Resources

Project Based Learning

  1. Zhao (2012) World Class Learners: Educating Creative and Entrepreneurial Students  An erudite study focused on international education and the need for
  2. Project Based Learning: Overview A good overview of the field in general, with critique.
  3. http://www.bie.org/research A clearning house of research from The Buck Institute for Education (BIE) who are “dedicated to improving 21st Century teaching and learning throughout the world by creating and disseminating products, practices and knowledge for effective Project Based Learning (PBL).” This group has  become a well respected educational organization focused on PBL.
  4. Newell (2003) Passion for Learning: How Project-Based Learning Meets the Needs of 21st Century Students A serious look at the Edvisions methods which have pioneered Student Driven Project Based Learning.
  5. Berger (2003) An Ethic of Excellence: Building a Culture of Craftsmanship with Students A book that gets to the heart of the process in student driven PBL and studies in general–creating the culture for effective praxis.
  6. Stolk et al. (2005) Student-Directed, Project-Based Learning in an Integrated Course Block Interesting look at research from a course that focused student directed project methods.
  7. Excellent PBL presentations from Jonathan Martin
  8. The Routledge International Handbook of Innovation Education:  New and well respected in the field.  The sections on PBL are especially rich…. so are the sections on Maths and Sciences in PBL.

Interdisciplinary Innovation

Sources that Inspire this presentation

Blackwell, A. F., Wilson, L., Street, A., Boulton, C., & Knell, J. (2009). Radical innovation: Crossing knowledge boundaries with interdisciplinary teams. University of Cambridge/NESTA Report. Cambridge, UK: University of Cambridge Computer Laboratory. See Retrieved from Google Scholar.

Buckler, J. (NA). Toward a new model of general education at Harvard College

Springer, M. (2006). Soundings: A democratic student-centered education. Ohio: National Middle School Association.

Beane, J. (1997) ‘Curriculum Integration: Designing the Core of Democratic Education.  New York: Teachers’ College Press.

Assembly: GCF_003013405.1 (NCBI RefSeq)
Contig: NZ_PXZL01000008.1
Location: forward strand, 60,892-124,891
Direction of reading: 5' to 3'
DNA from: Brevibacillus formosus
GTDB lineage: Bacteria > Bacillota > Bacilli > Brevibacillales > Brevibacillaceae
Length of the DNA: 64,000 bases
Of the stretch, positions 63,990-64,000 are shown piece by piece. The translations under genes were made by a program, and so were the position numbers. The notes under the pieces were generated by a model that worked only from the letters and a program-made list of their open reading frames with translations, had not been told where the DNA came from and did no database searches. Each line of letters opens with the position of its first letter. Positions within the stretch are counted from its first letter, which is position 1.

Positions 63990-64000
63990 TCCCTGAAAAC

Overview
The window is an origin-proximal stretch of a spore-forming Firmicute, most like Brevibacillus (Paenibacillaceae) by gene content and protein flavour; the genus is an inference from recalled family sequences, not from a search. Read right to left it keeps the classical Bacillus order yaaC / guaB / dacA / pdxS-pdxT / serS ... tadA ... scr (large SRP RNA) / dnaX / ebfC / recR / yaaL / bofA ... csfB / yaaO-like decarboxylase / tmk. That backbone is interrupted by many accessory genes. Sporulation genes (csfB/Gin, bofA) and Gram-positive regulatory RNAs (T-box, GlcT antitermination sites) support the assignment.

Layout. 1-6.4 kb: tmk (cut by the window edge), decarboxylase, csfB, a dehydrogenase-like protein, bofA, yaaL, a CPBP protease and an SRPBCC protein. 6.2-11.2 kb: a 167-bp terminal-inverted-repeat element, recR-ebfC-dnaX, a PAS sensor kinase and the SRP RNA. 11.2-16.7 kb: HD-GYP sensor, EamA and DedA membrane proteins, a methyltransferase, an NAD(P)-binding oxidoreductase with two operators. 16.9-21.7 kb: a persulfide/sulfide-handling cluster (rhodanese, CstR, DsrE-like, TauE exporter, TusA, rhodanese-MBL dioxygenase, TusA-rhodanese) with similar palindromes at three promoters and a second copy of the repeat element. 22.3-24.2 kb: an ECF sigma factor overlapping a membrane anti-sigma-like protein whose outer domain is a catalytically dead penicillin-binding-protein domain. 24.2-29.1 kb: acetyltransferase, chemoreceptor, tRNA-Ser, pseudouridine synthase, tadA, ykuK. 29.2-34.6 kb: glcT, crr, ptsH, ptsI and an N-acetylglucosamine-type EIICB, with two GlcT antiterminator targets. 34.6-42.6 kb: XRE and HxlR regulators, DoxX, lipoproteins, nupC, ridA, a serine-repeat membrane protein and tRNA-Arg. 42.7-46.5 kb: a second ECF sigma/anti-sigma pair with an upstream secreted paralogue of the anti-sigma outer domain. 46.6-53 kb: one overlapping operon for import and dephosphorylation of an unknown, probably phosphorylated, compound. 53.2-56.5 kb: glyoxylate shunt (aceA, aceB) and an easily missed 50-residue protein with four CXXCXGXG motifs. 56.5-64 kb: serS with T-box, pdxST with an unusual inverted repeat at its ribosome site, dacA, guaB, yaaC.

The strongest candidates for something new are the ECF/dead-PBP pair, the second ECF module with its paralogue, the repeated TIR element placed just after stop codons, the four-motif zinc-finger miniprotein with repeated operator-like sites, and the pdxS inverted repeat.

Clark (1996) Interdisciplinary High School Teaching: Strategies for Integrated Learning

The Network for Transdisciplinary Research

ILC – Interdisciplinary Learning Collaborative [Video below]

Klein and Newell (2002) Strategies for Using Interdisciplinary Resources Across K-16. Issues in Integrative Studies. Oxford Ohio: Miami University1

1 Sources from Klein (2002)

  1. Beane, J. 1993. A Middle School Curriculum: From Rhetoric to Reality (2nd ed.). Columbus, OH: National Middle School Association.Burns, R.C. 1995. Dissolving the Boundaries: Planning for Curriculum Integration in Middle and Secondary Schools. Charleston, WV: Appalachia
  2. Educational Laboratory. Accompanying Facilitator’s Guide co-written with Beth D. Sattes.Clark, Jr., E.T. 2002. Designing and Implementing anIntegrated Curriculum: A Student-Centered Approach (4th Printing). Brandon, VT: Holistic Education Press.
  3. Clarke, J., & Agne, R. (Eds.). 1997.Interdisciplinary High School Teaching: Strategies for Integrated Learning. Boston, MA: Allyn and Bacon.
  4. Ellis, A., & Stuen, C. 1998. The Interdisciplinary Curriculum. Larchmont, NY: Eye on Education.
  5. Fogarty, R. 1993. Integrating the Curricula: A Collection. Palatine, IL: IRI/ Skylight Publishing.
  6. Integrated Curriculum. 1995. Alexandria, VA: Association for Supervision and Curriculum Development. A resource packet.
  7. Interdisciplinary/Integrated Curriculum. n.d. ERS Info-File #128. Arling- ton, VA: Educational Research Services.
  8. Jacobs, H.H. (Ed.). 1989. Interdisciplinary Curriculum: Design and Imple- mentation. Alexandria, VA: Association for Supervision and Curriculum Development.
  9. Vars, G.F. 1993. Interdisciplinary Teaching: Why and How (Rev. ed.). Westerville, OH: National Middle School Association.
  10. Winebrug, S., & Grossman P. (Eds.). 2000. Interdisciplinary Curriculum: Challenges to Implementation. New York: Teachers’ College Press.